It is great for:
All of these conditions are otherwise hard to treat if they don't get better with physiotherapy and before shock wave therapy existed the next step would often be surgery.
It has a success rate of about 70-80%, so it does not work for everyone, but does help most people even when other treatments have failed. It is a great way to keep yourself away from an operation.
Shock wave therapy is a non-invasive way of restarting the natural healing process allowing your body to repair itself. The common factor in all of these conditions is the chronic inflammatory process, which is a vicious cycle of pain and damage that is often seen in association with overuse injuries. Shockwave therapy can convert this chronic inflammatory process into an acute inflammatory process much like a fresh injury, from which the body can usually heal itself.
Typically three treatments of about five minutes are required spaced over three weeks. The treatments are a bit uncomfortable, but no injections are required, and they are not nearly as painful as surgery.
Shockwave therapy is not available on the NHS in this area, however, if you are insured then it should be fully covered by your private health insurance. If not Mr Willis-Owen can see you on a self-funded basis. A new consultation costs £250 and course of three treatments costs in the region of £750 depending on your specific needs. To put this in perspective surgery typically costs about £4,000 and involves time off work and a lower success rate.
Most insurance does cover it, but some (typically AXA) do not, if this is the case there are ways around this which mean you may still be able to benefit from shock wave therapy. Mr Willis-Owen will discuss this with you at your consultation.
During shock wave therapy, high-intensity sound waves are sent to the tissues of the body. This leads to all sorts of beneficial effects such as new blood vessel ingrowth, reversal of chronic inflammation, stimulation of new tissue growth and breaking down calcium deposits. For you, it's about 5 minutes of quite noisy, and a little bit uncomfortable treatment to the sore area, three weeks in a row.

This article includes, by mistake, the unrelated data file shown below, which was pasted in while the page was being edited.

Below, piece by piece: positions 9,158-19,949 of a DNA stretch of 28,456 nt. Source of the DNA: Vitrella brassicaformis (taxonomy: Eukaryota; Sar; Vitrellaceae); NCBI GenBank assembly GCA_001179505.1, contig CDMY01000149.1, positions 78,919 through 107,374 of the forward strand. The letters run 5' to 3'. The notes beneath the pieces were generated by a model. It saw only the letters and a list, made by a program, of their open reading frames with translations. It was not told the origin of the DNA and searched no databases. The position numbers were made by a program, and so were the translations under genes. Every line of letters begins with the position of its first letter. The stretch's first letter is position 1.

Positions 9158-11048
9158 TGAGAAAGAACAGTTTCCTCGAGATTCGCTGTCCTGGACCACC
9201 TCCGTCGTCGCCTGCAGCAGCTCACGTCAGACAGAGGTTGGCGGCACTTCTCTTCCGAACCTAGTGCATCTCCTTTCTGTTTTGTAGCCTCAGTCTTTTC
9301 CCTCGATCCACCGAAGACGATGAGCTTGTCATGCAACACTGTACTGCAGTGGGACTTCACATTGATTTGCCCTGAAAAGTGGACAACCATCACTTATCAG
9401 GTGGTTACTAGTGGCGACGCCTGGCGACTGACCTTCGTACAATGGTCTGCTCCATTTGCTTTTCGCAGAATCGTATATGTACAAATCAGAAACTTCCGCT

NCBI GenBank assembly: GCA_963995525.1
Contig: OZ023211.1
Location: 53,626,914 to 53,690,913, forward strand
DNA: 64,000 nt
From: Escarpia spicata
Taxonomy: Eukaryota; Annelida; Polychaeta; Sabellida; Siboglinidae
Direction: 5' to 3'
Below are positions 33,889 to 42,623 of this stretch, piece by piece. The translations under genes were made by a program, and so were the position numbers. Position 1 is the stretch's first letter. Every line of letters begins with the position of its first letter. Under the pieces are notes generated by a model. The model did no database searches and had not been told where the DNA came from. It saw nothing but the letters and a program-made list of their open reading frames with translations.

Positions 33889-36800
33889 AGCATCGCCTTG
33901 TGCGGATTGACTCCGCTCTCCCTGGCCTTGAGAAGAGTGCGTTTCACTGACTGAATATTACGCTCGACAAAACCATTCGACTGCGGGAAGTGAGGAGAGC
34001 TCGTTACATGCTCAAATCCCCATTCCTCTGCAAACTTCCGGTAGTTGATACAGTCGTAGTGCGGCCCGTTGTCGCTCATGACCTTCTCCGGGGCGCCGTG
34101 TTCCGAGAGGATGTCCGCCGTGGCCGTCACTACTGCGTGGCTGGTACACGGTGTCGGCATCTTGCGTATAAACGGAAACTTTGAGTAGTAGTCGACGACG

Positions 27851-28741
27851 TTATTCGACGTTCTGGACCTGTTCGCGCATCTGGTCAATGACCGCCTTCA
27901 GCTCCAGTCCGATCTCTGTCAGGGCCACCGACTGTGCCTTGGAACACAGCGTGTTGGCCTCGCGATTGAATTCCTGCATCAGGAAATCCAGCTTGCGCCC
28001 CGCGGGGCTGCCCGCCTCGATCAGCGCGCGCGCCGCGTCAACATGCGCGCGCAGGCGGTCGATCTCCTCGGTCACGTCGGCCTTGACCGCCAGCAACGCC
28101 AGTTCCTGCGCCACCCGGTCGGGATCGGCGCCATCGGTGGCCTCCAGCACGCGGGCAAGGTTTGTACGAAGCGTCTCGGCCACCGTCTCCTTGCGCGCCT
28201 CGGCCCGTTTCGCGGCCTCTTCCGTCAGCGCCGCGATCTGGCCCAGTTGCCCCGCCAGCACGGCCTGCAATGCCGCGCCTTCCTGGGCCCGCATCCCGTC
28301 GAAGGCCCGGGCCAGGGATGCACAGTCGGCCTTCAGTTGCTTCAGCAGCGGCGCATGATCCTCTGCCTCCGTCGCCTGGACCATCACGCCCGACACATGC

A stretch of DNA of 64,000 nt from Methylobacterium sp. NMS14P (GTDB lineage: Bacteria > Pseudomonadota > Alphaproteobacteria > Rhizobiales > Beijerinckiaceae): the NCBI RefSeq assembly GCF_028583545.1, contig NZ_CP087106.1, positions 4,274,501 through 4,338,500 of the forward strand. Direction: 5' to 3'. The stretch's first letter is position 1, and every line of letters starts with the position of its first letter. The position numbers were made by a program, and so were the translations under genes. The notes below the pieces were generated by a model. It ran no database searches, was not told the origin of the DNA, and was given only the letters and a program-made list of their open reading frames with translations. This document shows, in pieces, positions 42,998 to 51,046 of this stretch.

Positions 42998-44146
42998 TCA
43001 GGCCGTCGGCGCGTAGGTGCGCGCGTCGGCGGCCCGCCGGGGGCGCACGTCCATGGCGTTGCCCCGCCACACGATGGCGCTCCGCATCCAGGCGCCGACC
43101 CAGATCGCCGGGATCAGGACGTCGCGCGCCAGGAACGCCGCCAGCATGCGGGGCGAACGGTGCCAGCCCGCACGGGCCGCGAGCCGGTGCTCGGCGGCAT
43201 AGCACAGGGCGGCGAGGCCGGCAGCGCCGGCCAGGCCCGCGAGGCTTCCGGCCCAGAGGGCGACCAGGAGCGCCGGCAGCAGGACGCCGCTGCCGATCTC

Some people feel some benefit right after the session, but then it may be sore for the next day or two. The full benefit of the treatment takes some time, with most people feeling much better by 3 months. It carries on improving up to a year. If it is sore the next day please don't take anti-inflammatories like Neurofen or Ibuprofen, as these can stop the shock wave from working well. You can take Paracetamol or Cocodaomol if you need to.
You are likely to feel reduced pain within minutes of starting the first treatment. You will be sore after each treatment, but it is important NOT to take anti-inflammatories. The treatment works by stimulation of a 'pro-inflammatory state'. Most patients experience a considerable benefit by 3 months from the first treatment, but studies show improvements continue up to one year from treatment.
No! There are a variety of types of shockwave treatment and ways to deliver the therapy. Mr Willis-Owen uses a brand new radial shockwave therapy which has a wealth of research for sports injuries. The type of handpiece determines how much energy can be given, and the newer ceramic handpieces deliver more energy with less discomfort. Charles used to have an old "swiss dolocast" machine, but the new Stortz machine is much more comfortable and delivers more o the all-important energy for less discomfort.
We suggest that whoever gives you shockwave therapy should be experienced in treating your condition with non-operative, or surgical means so they can still help you if shockwave is not successful. Also, you should be treated by someone auditing their results, for example using the ASSERT protocol. This is a requirement of the National Institute of Clinical Excellence. See below.
The reported success rates in scientific studies are about 75%, meaning that shockwave has a good chance of solving your problems, but not a guarantee. Mr Willis-Owen is enthusiastic about shockwave therapy but appreciates that it is not the solution for everyone. Fortunately, Mr Willis-Owen has considerable experience in the surgical treatment of these conditions, so if shockwave therapy is not effective he is ideally suited to take your treatment to the next step.
NICE have looked a shockwave therapy and found it to be safe. The scientific evidence for efficacy is equivocal and as a result, NICE has suggested that clinicians carrying out shockwave therapy should gather data on their patients in order to see how well it works. This sort of recommendation from NICE is very common indeed as it takes many years, and many patients to gather robust scientific evidence for any treatment.
For this reason, Mr Willis-Owen may ask you to enrol in the ASSERT protocol which is a simple process used to assess how effective shockwave therapy has been.
Mr Willis-Owen carries out Shockwave Treatment at The Nuffield and The Harbour hospitals. A course of treatment is usually 3 sessions of 20-minute appointments each a week apart.